Pete Hoekstra explains that the Islamic terrorists are gaining ground, as predicted by a terrorism trend study IPT produced last year. We need a unified global campaign to combat this threat--The Middle East needs to step up in terms of resources, and our European alliance needs to understand the root causes.
Gregg Jarrett: Great Britain rattled yet again by a deadly terror attack, this time terrorists targeting London Bridge, killing at least six people before being shot dead by police. Joining us now on the telephone is Pete Hoekstra. He is the former chairman of the House Intelligence Committee. He represented Michigan's 2nd District from 1993 to 2011. Congressman, thank you for taking the time.
Pete Hoekstra: Good to be with you. Thank you.
Jarrett: If the frequency of attacks is a measure of terrorists' success, are they gaining ground?
Hoekstra: They really are. We completed a study at the Investigative Project on Terrorism, a group that I am now affiliated with, show really that in the last five years, not only the frequency of attacks, but their lethality, has increased dramatically, from around you know the results being roughly 3,500 people per year globally losing their lives to now 30,000 people per year losing their lives as a result of radical jihadists.
Jarrett: What are we and other countries doing wrong?
Hoekstra: We're really, I think as your last guest said, we've provided them safe-havens. You know they've used their bases in Iraq, Syria, and in Northern Africa, specifically in Libya, not only to wreak havoc in the region there, but to use it as a base to export this terrorism throughout you know spreading into Asia, other parts of Africa. And with the, a ripe environment in Europe with the large number of radical Islamic individuals who have moved into those areas in the last you know 10, 15, 20 years, it's ripe, and they're now exploiting those conditions.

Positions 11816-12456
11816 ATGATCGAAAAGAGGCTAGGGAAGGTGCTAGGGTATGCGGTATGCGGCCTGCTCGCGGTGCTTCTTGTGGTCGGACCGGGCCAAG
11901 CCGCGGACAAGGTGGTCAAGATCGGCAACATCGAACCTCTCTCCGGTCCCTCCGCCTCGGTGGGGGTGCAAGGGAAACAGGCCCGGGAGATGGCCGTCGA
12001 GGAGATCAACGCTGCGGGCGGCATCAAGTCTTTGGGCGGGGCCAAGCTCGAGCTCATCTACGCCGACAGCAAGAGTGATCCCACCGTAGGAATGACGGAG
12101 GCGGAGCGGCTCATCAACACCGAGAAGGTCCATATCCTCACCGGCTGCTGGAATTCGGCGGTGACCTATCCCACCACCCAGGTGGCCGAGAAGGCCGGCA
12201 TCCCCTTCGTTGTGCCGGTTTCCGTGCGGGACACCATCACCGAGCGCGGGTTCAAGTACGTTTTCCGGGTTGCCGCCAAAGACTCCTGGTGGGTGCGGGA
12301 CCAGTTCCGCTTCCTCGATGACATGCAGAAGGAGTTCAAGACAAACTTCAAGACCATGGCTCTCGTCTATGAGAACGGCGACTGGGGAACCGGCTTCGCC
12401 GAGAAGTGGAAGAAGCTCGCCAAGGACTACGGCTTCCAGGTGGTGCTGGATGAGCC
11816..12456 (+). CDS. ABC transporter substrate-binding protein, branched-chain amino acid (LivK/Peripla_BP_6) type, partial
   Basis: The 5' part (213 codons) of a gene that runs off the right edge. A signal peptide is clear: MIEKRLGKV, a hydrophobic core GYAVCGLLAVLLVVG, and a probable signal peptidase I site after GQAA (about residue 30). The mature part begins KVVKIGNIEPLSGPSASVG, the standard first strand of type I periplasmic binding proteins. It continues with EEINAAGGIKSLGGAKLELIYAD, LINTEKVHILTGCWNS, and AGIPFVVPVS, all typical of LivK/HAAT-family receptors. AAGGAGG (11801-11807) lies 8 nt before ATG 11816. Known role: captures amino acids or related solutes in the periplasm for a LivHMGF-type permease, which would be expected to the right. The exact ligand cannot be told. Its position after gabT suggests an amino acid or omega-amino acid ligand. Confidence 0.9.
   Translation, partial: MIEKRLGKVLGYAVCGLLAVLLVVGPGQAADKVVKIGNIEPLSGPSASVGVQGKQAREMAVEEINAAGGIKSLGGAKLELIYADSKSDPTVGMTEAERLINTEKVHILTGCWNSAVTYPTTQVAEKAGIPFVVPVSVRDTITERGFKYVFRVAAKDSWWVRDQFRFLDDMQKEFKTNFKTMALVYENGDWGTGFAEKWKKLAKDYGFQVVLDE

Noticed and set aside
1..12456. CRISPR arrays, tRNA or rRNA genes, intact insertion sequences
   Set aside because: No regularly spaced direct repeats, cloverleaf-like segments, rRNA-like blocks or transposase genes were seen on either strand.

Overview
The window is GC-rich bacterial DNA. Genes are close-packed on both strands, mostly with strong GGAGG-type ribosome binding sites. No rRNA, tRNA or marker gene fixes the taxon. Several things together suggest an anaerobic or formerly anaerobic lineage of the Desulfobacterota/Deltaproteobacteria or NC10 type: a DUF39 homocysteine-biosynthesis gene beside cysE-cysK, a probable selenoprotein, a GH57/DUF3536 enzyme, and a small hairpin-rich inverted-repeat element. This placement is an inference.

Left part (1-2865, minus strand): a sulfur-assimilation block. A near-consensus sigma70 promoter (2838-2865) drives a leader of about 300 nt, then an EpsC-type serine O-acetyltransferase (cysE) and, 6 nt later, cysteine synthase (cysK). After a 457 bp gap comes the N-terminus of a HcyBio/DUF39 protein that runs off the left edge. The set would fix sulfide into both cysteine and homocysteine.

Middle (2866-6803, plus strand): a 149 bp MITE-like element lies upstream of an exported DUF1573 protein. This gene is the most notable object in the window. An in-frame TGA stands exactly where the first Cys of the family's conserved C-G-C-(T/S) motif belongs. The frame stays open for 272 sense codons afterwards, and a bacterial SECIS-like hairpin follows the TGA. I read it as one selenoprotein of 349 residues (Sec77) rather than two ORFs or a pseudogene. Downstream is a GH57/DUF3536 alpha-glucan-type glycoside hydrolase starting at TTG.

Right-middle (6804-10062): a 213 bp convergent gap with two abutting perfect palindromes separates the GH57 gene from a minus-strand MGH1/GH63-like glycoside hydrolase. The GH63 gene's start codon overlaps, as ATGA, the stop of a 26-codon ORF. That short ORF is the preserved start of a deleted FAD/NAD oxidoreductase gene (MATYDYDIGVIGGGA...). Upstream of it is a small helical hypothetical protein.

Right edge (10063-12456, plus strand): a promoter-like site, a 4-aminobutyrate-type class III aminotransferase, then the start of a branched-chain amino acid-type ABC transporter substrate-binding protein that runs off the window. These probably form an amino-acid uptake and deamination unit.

Jarrett: We can't control those borders, but you mentioned safe-havens like Iraq and Syria, so what can the United States do there?
Hoekstra: Well, we can do exactly what you know this, you know what Donald Trump tried to do in the last two to three weeks – go to the Middle East. We need the Middle Eastern countries to step up, to contribute funding, to contribute soldiers, and to call on the religious leaders in the region to condemn radical Islamic behavior. We need to get our European allies onboard to recognize this threat and develop a global strategy to confront this threat, whether it's ISIS, whether it's Al-Qaeda, whether it's Al-Shabaab, you know we need a global effort that identifies this threat and goes to its core to eliminate it.
Jarrett: And that means kill the terrorists, right?
Hoekstra: It means kill the terrorists, you know we've had a number of individuals who have you know left Guantanamo Bay, they've gone back to you know deradicalization programs in Saudi Arabia and other parts of the Middle East, and we've found that those programs really have been very, very ineffective. We haven't found a way to counter the ideology, to actually get people to change their beliefs back [few words cut out] that is non-threatening.
Jarrett: Congressman Pete Hoekstra. Thank you so much for being with us.
Hoekstra: Yup, thank you.